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Evaluation of self-treatment of mild-to-moderate facial acne with a blue light treatment system.
J Drugs Dermatol. 2011 Jun; 10(6):596-602.JD

Abstract

INTRODUCTION

This study evaluated the efficacy and tolerability of treating mild-to-moderate facial acne using a new, hand-held, light-emitting diode blue light device in conjunction with a foam cleanser containing 5% glycolic acid and 2% salicylic acid plus a skin rebuilding serum containing 1.25% salicylic acid, 0.5% niacinamide, 0.08% liposomal-based azelaic acid and superoxide dismutase.

METHODS

Volunteers with mild-to-moderate facial inflammatory acne used the blue light device twice daily for eight weeks, plus the cleanser before treatments and the serum after each evening treatment.

RESULTS

Among 33 subjects aged 25-45 years old, 28 completed. In a 3 cm x 5 cm target area receiving a daily dose of ~29 J/cm2, treatment was associated with significant reductions from baseline in the inflammatory lesion count from week 1 onward (P≤ .01) and in the non-inflammatory lesion count from week 4 onward (P≤ .05). The number of flares was significantly reduced from baseline from week 2 onward (P≤ .05), and flare severity and flare redness were significantly reduced from baseline from week 4 onward (P≤ .01 and P≤ .05, respectively). At week 8, more than 90 percent of subjects reported improvements in their skin's overall appearance, clarity, radiance, tone, texture and smoothness. In addition, 82 percent were satisfied, very satisfied, or extremely satisfied with the blue light treatment system and 86 percent agreed the treatment system was much gentler than traditional acne treatments.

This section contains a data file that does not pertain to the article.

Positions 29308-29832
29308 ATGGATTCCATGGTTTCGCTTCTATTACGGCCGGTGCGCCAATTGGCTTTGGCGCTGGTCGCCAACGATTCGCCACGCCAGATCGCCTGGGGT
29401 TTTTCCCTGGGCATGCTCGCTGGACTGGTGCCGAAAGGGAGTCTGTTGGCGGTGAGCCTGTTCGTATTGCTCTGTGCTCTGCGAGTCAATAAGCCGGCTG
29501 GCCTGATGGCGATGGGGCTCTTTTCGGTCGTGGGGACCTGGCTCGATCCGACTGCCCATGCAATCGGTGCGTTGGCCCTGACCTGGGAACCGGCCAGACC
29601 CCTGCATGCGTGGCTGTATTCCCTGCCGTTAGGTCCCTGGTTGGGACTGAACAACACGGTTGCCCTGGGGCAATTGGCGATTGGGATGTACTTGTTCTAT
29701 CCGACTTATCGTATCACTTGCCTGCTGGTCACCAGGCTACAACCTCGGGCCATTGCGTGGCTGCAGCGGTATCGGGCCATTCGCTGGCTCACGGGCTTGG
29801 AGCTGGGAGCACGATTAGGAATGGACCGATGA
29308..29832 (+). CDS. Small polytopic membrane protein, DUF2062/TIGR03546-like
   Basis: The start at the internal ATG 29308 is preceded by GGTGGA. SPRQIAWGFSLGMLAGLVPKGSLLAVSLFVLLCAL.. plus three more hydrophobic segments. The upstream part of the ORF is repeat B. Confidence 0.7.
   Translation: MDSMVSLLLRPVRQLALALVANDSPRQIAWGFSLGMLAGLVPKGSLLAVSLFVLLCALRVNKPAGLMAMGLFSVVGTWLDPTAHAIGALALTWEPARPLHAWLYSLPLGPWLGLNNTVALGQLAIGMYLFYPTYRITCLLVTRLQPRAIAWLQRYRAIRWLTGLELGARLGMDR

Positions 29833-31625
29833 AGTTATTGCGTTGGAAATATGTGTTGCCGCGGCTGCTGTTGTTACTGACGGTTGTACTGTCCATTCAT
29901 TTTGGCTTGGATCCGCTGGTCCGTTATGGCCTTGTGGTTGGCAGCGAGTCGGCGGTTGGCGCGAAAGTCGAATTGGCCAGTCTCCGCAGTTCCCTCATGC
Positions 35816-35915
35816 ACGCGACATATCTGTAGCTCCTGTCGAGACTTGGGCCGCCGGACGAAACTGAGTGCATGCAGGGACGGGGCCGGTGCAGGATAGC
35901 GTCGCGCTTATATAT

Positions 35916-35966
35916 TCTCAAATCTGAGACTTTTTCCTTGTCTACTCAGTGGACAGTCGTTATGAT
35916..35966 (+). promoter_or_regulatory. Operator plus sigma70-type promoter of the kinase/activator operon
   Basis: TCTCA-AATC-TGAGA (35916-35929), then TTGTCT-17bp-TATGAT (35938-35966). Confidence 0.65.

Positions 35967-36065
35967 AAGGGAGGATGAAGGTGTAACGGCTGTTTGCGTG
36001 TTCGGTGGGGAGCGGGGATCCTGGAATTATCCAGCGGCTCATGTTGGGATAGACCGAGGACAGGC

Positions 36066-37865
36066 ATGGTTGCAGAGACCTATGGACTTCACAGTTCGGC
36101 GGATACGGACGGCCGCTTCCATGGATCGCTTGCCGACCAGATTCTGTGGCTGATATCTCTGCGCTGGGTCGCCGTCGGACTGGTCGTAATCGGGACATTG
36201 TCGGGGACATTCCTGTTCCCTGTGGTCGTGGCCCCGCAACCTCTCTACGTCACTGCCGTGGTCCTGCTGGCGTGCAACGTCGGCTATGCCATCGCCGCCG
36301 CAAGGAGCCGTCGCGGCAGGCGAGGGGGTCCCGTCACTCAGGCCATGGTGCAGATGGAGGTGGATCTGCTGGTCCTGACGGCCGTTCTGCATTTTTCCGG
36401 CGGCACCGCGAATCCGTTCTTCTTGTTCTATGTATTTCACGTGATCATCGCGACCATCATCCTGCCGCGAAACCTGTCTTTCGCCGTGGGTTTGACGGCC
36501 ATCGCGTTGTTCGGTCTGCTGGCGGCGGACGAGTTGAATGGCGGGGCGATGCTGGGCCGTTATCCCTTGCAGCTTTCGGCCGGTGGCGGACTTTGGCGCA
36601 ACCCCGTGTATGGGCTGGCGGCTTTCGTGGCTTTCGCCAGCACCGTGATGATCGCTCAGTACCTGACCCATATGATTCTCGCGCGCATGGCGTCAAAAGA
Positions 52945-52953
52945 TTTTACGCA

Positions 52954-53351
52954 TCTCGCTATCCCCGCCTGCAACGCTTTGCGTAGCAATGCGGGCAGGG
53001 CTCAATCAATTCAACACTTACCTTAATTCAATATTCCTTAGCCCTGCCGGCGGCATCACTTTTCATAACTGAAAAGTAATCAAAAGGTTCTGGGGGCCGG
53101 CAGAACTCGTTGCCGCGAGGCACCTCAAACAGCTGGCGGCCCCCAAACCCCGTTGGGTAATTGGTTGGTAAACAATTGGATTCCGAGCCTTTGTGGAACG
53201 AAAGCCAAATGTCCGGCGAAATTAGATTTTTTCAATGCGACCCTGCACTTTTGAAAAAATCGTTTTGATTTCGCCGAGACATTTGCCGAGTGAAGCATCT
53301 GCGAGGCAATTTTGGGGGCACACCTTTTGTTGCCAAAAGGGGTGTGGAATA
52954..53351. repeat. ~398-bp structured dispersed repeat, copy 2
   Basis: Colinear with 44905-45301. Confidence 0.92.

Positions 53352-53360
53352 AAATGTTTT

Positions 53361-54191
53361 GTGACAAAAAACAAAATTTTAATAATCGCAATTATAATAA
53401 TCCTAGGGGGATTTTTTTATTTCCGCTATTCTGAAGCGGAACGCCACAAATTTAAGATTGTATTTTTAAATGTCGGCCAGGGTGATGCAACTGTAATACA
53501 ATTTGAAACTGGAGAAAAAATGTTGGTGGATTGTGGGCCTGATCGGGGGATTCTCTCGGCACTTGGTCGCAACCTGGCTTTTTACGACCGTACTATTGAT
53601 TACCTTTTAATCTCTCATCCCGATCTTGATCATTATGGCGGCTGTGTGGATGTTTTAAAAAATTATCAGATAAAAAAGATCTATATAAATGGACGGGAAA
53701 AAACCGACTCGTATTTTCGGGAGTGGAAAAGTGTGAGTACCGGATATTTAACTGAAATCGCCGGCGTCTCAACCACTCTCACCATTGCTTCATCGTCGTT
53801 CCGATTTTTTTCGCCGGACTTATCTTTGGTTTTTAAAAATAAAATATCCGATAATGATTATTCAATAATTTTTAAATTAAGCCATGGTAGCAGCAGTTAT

CONCLUSION

The blue light treatment system offers effective, rapid, convenient and well tolerated treatment of inflammatory and non-inflammatory acne lesions. The majority of subjects consider it much gentler than traditional acne treatments and it facilitates effective treatment without the need for antibiotic exposure. The blue light treatment system and blue light therapy alone are attractive treatment options for acne vulgaris, both as alternatives to traditional acne treatments and as adjunctive treatments to complement existing therapies.

Authors+Show Affiliations

Department of Dermatology, University of Missouri Healthcare, 1 Hospital Drive, Columbia, MO 65212, USA. wheelandr@health.missouri.eduNo affiliation info available

Pub Type(s)

Clinical Trial
Journal Article

Language

eng

PubMed ID

21637900

Citation

Wheeland, Ronald G., and Sunil Dhawan. "Evaluation of Self-treatment of Mild-to-moderate Facial Acne With a Blue Light Treatment System." Journal of Drugs in Dermatology : JDD, vol. 10, no. 6, 2011, pp. 596-602.
Wheeland RG, Dhawan S. Evaluation of self-treatment of mild-to-moderate facial acne with a blue light treatment system. J Drugs Dermatol. 2011;10(6):596-602.